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[Riding] Batches of Banjo

Okay, so, I've been so swamped I haven't been really reading LJ regularly, much less posting my own stuff. So I have /two/ lessons to post summaries on!

Two weeks ago, I was on Banjo (as usual right now). Since I'm officially riding solo in my lesson right now (instead of just having a perpetually-AWOL classmate), my schedule's a little different: in theory, with three students it's an hour, with two it's 45 minutes, and with one it's 30 minutes. However, instead of 'you can't take the horse in' until it's that time, you go in and just walk/exercise the horse before your lesson begins.

So for half an hour, I walked Banjo around in various patterns, engaged in my own practices like dropping the stirrups and collecting them again, etc. When my lesson began, we worked on some posture stuff.

My two perpetual weaknesses are that -- on Banjo especially, since he's a very 'downhill' horse -- I tend to glance down when he changes gait to see what he's up to, and that my left ankle doesn't seem to want to bend quite the same way as my right (which, unfortunately, means I sometimes get out-of-place on that stirrup). So we spent the first part of the lesson working on that ankle, and on 'keep your eyes up!'

From that, we moved on to cantering. I still had some trouble getting Banjo off on the right lead when cantering to the left, due to his stiffness, but after a couple of false starts we were off and running. (Ha ha.) We cantered around a lot, but that wears me out because Banjo will drop to a trot in the corners, so I have to keep pressure on... and Banjo is a small horse, so keeping pressure on properly is harder than on a larger horse (like Roman or Chester).

When we both seemed a bit cantered-out, we changed to jumping practice. My crest release, alas, still needs some work, though it improved somewhat over the course of the jumping practice. My real problem is that I glance down just after Banjo lands, and so I lose finer steering... which lets him cut the corners. Back to 'eyes up!' practice...

When we finished, Banjo had really had a workout... and so had I. But unfortunately, Banjo hadn't been clipped for a few weeks, and so he was back to Golden Retriever fur, and literally /dripping/ sweat. Grooming him was an adventure: it took two hours, thirteen towels, a box cooler, a spray bottle of rubbing alcohol and a hand-held hair dryer (which led to blowing out the fuses in the barn no less than six times). By the end, he had three people -- myself, my friend Brooke (a stable helper) and the instructor -- all working on him. Banjo hates the hair dryer, so he got several horse cookies to mollify him for having to tolerate it for two hours.

Worse, I smelled that telltale thrush scent, so even though it wasn't visibly apparent, he also got an extra-thorough going-over on the hooves, and a hoof treatment. (Hoof strengthener that also has the Green Stuff Of Doom in it.)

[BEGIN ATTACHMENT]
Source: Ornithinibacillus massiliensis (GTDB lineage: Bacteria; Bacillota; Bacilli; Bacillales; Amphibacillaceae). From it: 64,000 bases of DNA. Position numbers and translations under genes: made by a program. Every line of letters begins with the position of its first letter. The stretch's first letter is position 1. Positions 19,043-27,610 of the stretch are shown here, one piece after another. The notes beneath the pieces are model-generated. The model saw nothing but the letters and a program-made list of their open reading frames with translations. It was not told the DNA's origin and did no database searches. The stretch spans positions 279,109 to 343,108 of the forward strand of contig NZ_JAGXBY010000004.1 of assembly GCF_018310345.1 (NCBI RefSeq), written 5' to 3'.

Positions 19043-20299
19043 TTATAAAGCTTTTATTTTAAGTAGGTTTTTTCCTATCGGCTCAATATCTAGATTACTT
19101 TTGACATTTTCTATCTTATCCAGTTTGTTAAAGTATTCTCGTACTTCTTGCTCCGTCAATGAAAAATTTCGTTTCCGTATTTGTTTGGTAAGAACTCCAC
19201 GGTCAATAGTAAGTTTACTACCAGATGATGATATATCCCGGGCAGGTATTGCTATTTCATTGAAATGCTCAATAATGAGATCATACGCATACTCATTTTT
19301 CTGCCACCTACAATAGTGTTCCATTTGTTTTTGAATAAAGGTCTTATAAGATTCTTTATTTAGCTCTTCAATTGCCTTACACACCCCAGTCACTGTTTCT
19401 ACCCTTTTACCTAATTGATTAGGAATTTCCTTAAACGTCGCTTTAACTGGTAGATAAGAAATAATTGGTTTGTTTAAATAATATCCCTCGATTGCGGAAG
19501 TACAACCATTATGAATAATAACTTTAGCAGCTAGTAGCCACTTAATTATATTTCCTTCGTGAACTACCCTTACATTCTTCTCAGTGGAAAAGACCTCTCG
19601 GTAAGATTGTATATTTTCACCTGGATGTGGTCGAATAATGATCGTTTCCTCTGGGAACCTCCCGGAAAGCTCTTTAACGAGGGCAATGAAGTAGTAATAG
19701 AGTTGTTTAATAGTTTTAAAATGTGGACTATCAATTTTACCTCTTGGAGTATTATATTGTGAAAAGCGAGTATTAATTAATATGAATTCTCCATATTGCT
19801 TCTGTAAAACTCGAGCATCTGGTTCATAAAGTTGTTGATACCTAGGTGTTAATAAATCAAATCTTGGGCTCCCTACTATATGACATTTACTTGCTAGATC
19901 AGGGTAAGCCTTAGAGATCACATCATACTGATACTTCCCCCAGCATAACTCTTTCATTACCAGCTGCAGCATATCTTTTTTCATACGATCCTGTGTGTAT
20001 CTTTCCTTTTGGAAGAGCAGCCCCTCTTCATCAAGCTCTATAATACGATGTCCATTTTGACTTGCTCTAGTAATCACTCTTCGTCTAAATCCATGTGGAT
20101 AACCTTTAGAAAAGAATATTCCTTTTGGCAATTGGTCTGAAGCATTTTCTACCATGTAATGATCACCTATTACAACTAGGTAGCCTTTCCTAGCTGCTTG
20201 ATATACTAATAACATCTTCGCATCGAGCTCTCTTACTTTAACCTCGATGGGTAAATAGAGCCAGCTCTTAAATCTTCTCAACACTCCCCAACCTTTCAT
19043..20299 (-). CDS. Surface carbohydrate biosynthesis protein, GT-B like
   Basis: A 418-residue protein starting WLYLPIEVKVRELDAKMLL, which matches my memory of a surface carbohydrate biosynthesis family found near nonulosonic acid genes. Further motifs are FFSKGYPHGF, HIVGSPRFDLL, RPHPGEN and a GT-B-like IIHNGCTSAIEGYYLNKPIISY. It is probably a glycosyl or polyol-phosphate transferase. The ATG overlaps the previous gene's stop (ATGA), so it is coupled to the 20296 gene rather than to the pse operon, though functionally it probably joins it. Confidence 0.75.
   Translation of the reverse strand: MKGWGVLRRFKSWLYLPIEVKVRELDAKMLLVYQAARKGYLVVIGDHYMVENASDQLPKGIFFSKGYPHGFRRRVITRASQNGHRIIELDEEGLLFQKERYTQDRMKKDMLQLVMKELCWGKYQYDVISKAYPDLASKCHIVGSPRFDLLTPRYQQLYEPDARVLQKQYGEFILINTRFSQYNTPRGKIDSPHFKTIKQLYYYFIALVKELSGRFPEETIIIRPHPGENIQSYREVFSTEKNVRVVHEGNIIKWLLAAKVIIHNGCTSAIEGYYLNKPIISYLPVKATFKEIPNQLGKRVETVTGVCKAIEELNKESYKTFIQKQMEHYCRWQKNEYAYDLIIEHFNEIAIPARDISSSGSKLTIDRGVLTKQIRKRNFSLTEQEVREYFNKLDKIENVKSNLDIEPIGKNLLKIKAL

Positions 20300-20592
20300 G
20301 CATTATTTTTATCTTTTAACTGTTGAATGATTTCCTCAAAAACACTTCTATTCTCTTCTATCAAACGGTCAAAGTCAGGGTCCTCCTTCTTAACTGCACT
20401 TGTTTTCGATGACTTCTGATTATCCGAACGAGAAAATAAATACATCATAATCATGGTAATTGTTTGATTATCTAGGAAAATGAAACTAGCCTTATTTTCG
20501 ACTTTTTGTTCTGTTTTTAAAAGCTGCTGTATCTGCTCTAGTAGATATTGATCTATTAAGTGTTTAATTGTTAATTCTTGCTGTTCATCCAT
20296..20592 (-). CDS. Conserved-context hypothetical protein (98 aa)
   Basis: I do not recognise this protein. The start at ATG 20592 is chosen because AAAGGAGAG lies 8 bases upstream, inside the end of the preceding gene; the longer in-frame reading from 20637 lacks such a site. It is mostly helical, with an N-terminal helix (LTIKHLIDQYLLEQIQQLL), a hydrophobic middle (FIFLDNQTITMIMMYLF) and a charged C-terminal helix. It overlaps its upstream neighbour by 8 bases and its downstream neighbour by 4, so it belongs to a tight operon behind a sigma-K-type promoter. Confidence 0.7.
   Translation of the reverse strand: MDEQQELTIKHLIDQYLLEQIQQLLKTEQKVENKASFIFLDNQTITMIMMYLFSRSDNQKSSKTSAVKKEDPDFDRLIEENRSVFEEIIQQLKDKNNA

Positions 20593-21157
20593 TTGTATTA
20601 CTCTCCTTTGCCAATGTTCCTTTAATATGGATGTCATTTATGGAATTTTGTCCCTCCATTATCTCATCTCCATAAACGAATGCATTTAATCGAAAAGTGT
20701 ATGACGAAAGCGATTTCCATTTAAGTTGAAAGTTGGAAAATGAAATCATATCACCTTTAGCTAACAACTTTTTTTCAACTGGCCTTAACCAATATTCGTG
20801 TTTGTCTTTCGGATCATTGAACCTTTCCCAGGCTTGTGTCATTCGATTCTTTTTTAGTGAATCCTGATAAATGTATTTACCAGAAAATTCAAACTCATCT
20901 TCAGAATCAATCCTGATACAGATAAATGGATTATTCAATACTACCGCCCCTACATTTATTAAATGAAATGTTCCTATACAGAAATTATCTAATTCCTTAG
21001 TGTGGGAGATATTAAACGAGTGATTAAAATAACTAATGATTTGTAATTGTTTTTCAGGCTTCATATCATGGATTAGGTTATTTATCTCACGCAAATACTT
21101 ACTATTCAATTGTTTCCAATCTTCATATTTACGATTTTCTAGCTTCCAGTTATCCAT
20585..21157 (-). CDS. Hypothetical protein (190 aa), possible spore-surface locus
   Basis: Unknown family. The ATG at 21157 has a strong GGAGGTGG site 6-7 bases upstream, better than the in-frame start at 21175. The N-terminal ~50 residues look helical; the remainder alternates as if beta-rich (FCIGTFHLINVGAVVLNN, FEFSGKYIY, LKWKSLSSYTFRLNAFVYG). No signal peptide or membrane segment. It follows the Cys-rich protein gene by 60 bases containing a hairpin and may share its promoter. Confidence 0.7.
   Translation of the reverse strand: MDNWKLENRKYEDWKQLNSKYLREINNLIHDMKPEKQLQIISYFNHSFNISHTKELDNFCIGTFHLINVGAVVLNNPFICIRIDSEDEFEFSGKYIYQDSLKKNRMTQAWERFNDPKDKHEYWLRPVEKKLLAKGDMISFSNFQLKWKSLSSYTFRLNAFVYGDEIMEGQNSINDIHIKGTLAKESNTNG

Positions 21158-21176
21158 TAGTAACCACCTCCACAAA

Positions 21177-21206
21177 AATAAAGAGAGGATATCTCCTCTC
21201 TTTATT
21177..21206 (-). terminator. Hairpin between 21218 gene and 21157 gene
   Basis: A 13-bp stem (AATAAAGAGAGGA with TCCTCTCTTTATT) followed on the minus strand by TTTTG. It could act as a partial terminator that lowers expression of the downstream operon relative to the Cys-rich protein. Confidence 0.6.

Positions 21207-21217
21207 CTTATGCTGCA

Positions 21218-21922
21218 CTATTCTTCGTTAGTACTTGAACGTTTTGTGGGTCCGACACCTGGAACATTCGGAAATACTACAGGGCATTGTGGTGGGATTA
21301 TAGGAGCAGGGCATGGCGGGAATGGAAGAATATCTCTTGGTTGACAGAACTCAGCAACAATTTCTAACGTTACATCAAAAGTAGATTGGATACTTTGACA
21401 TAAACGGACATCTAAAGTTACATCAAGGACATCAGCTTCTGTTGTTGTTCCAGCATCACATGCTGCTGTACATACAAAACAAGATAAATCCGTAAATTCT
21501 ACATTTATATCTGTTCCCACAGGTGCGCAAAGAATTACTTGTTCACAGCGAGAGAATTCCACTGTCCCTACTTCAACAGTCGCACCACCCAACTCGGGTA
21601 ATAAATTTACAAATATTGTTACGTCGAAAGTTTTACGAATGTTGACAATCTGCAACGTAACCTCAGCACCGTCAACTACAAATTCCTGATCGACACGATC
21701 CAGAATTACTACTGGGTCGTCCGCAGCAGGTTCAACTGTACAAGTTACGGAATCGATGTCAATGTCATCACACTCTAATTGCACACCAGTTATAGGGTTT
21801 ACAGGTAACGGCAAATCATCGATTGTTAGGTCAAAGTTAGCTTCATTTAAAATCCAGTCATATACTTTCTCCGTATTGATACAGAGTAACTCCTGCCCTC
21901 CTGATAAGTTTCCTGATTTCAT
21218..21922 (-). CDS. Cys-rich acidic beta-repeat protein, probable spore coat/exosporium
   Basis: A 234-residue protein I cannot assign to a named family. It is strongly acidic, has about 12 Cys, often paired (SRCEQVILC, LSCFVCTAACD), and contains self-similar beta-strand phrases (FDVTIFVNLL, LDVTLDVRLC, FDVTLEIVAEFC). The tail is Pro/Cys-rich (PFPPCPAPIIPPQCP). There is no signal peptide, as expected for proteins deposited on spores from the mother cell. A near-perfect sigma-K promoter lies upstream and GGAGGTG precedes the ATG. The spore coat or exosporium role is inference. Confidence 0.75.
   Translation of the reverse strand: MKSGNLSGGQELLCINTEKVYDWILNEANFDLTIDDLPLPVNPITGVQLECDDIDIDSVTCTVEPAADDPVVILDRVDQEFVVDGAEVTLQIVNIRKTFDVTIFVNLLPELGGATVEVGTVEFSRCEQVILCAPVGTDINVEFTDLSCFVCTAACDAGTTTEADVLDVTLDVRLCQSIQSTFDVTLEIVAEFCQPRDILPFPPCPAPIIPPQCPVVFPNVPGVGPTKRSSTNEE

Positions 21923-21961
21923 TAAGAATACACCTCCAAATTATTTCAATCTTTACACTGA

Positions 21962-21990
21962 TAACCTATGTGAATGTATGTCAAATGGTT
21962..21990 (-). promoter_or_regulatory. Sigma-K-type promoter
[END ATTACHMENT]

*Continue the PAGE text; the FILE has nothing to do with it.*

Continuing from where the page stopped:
At the end, I begged Brooke to clip Banjo before my next lesson, for both his sake and mine.

This past week, I showed up late: traffic was abysmal, and I arrived only about 5 minutes before I should have been in the ring. I discovered Banjo had indeed had a very nice short haircut, Brooke having gotten out the clippers several days earlier. He seemed happy about it, since things have been warming up anyway. And I was thrilled to discover that the incipient thrush had cleared up and his hooves were fine again.

Groomed him as quickly as I could without being careless, and only got into the ring about 8-10 minutes late. Since I'm solo, this luckily only cut into free-ride/warm-up time! We followed mostly the same formula as the previous week -- working on posture, specifically the ankle and 'eyes up!' and then cantering and jumping.

This week, we only got off on the wrong lead once in cantering, which is significant progress. And we managed an entire sequence without him slowing down to gaze hopefully at the gates out of the ring. ("Okay, I've worked now, can I go get food?")

Jumping, I still find I'm just not as secure jumping Banjo as I am Roman. Roman, for all that he's a brat, I know he and I are perfectly in sync and I feel reasonably well-balanced on his back. Banjo is so downhill and so short and stocky that I don't feel as well-balanced as on Roman. (This is, of course, part of why I'm doing jumping on Banjo: I get complacent on Roman, because I know what I expect.)

When we finished, Banjo wasn't sweaty at all -- to my undying relief -- and so grooming went about as quickly as it ever does with the funny little half-Fjord. Though his hooves had cleared up, I gave him an iron hoof treatment just to make certain it didn't come back, before I put him away.

Roman, as ever, expressed his displeasure that Banjo was getting HIS cookie, setting up a huge racket. I did my best to ignore the ruckus that Roman stirred up, this time, and he quieted down and watched me with a very injured expression. When I finished, though, I still went and gave him his treats and sat with him for a little bit.

Coalby also got a good little visit this past week, since she expressed her 'Okay, I need attention and affection NOW' by reaching out and grabbing my sleeve to pull me over near her stall.

Since traffic was so horrible, leaving 'on time' would still have gotten me home later, and I decided I'd rather spend the time waiting for traffic to clear up with the horses than stuck on the road. :)
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Comments

Heh. You/your instructors have the same philosophy about horses and training as I do in airplanes. It's *good* to have a training mount that will bite back if you let it get out of hand. Keeps you sharp.